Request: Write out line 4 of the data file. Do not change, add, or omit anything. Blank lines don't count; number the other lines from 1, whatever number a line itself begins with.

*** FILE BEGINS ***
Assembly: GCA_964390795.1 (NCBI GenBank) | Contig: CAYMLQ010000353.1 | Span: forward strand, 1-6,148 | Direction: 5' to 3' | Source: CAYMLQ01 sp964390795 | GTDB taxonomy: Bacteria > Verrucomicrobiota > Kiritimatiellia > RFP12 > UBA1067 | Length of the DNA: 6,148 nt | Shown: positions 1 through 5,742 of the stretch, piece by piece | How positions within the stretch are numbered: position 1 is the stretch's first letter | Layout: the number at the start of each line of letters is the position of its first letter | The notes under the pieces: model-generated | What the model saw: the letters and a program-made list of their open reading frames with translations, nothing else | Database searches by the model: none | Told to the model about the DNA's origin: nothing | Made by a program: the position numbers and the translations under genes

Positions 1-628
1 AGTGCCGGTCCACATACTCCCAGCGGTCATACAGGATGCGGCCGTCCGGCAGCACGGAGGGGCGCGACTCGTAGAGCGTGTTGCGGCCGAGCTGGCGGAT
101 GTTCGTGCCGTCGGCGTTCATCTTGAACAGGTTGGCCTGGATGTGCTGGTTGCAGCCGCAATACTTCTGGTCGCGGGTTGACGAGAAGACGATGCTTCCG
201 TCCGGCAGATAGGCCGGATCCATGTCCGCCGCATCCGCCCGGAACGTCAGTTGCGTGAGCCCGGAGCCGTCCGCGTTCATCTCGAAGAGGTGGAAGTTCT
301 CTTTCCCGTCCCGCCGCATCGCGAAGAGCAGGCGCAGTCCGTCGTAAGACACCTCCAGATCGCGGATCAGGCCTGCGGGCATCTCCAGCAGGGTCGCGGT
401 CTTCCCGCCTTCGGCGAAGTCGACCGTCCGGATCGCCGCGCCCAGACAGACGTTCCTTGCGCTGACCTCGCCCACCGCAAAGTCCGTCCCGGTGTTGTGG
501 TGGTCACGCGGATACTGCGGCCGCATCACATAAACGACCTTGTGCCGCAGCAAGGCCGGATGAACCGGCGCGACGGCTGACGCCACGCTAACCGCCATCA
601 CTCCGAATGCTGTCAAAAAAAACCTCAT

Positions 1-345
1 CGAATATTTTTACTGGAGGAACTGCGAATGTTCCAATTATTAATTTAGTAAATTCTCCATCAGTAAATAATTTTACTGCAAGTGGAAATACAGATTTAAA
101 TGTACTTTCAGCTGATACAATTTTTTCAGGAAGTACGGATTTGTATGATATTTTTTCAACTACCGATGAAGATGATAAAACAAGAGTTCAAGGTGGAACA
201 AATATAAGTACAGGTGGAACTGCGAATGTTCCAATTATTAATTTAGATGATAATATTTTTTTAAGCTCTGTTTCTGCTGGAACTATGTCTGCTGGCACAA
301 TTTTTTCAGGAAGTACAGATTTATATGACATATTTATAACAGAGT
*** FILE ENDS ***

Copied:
101 GTTCGTGCCGTCGGCGTTCATCTTGAACAGGTTGGCCTGGATGTGCTGGTTGCAGCCGCAATACTTCTGGTCGCGGGTTGACGAGAAGACGATGCTTCCG